Murdoch revealed his Jawbone habit in a speech delivered to Australia's Lowy Institute, a think tank established by billionaire Frank Lowy whose Westfield shopping mall empire brings wallet-emptying opportunities to Reg readers in the UK, USA, Australia and New Zealand.
Lowy's story is remarkable: a Jew, he survived World War II, fought in the Arab-Israel wars, reunited with his long-lost mother in Australia as a penniless teenager, became a billionaire, and found time to drag the Australian football (cough, soccer) team into three World Cups. His titular institute contemplates international policy through a centrist and humanitarian lens.
Each year, the organisation stages the “Lowy Lecture”, usually delivered by an internationally eminent person.
Rupert Murdoch got the gig this year and during his speech revealed his Jawbone use, albeit without quite knowing it's called the UP. He also could not resist a barb.
In this country, I have a reputation as a man who occasionally likes to jawbone. In fact, I now wear a Jawbone.
This is a bracelet that keeps track of how I sleep, move and eat – transmitting that information to the cloud. It allows me to track and maintain my health much better. It allows my family and I to know more about one another’s health too, which means it encourages more personal and social responsibility instead of just running to the doctor when we don’t feel well.
Murdoch's gone on the record in the past as saying he hopes to live to the age of 100. A hint of how he thinks that might happen emerged in his next observations about the networked health services of the future:
This is only the beginning. Soon we will have similar watches and apps that keep track of our heart rate, our blood sugar, our brain signals. When this information is coupled with what is available on the internet, it will mean the ability to diagnose and suggest treatments – instantly.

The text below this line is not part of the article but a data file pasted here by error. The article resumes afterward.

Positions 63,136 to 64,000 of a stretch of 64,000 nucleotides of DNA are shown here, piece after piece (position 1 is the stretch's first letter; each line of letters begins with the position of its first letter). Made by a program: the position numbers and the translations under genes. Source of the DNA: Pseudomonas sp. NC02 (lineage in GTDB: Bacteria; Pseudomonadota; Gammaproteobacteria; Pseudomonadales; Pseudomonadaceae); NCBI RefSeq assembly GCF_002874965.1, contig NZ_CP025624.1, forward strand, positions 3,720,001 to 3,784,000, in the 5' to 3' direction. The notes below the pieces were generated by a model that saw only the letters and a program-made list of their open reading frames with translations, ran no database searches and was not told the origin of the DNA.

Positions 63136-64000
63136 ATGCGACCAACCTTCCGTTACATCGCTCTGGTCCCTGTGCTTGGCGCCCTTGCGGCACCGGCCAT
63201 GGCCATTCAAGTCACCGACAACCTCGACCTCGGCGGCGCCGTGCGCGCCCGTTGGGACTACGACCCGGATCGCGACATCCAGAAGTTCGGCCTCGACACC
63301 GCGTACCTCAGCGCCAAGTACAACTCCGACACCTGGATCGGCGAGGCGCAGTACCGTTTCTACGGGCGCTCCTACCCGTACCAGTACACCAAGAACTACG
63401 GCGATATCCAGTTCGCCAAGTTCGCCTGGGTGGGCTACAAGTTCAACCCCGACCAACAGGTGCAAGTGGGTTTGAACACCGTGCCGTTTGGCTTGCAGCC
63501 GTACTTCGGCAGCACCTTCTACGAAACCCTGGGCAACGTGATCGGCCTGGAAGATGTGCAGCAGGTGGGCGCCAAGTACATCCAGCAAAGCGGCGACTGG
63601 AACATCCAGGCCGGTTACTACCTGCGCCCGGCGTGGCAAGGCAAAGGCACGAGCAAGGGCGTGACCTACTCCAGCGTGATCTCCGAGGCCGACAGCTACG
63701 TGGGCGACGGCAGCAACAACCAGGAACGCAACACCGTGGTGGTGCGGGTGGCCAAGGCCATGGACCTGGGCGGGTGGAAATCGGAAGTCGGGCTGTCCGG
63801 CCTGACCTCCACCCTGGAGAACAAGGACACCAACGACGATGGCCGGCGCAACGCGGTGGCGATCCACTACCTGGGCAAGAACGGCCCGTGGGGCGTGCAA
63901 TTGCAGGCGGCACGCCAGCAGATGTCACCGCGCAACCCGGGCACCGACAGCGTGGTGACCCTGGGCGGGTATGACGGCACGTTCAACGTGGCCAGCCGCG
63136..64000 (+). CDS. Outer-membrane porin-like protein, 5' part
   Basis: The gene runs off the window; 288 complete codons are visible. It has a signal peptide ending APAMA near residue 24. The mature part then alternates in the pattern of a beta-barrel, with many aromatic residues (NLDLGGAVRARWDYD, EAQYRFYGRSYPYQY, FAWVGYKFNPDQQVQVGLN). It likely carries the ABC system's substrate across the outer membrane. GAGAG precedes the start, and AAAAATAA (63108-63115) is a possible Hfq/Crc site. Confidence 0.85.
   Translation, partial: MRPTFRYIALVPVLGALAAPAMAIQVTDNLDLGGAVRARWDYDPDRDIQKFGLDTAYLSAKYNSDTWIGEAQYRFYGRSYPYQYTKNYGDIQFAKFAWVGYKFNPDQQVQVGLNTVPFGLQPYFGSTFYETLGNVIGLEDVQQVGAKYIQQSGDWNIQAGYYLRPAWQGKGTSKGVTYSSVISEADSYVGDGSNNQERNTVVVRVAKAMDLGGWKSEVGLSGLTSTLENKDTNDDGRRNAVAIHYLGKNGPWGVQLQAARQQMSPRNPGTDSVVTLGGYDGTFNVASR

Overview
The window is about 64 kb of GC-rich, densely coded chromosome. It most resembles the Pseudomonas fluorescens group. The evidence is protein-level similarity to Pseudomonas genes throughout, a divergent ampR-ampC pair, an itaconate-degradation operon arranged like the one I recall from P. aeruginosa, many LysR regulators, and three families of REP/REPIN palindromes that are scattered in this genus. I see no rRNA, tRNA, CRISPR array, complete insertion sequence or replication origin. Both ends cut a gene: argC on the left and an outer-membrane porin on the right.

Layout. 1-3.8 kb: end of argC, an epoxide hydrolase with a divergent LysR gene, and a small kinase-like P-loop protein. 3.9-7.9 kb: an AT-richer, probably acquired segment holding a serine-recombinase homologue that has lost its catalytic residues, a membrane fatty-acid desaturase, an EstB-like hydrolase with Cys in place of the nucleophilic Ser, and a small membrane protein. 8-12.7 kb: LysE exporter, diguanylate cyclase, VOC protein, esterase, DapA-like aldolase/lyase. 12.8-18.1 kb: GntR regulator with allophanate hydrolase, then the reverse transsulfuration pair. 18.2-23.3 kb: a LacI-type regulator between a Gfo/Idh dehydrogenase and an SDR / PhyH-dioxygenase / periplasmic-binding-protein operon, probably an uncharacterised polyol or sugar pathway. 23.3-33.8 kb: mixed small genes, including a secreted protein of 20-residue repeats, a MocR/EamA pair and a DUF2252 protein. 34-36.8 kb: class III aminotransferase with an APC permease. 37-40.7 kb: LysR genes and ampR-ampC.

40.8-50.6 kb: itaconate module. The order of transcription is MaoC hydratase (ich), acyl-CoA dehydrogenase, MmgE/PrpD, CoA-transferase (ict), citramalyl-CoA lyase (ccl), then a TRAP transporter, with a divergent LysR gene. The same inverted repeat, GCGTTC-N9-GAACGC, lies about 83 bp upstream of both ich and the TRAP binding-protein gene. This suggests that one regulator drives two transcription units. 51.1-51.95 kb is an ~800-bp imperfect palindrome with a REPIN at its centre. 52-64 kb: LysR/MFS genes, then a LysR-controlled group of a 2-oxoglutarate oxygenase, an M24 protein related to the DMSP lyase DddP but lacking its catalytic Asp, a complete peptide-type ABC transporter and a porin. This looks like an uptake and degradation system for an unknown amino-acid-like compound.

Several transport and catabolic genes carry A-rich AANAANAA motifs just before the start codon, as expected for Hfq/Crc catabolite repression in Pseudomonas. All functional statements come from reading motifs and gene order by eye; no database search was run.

That will help us all live longer lives, yes. But it will also change the health industry and the health dynamic. Not to mention opening many new areas for research and profit.
Elsewhere in the talk, Murdoch mentions he has an iPhone and praises it and its ilk as changing the news business for the better by making it possible to read whatever one wants just about whenever and wherever one wants it.
“That is a huge leap for an industry that once had to rely on trucks and news agents alone to deliver news to readers,” he noted.
Murdoch also said “the stunning growth of mobile communications” is “perhaps the most revolutionary disruption in the last decade”. For News Ltd, he said “that disruption has actually been a shot of adrenalin.”
In a marvellous irony, three former News Ltd staff have pleaded guilty to, er, very disruptive use of mobile technology. We suspect the phone-hacking charges they copped to aren't what Murdoch is alluding to in his talk. ®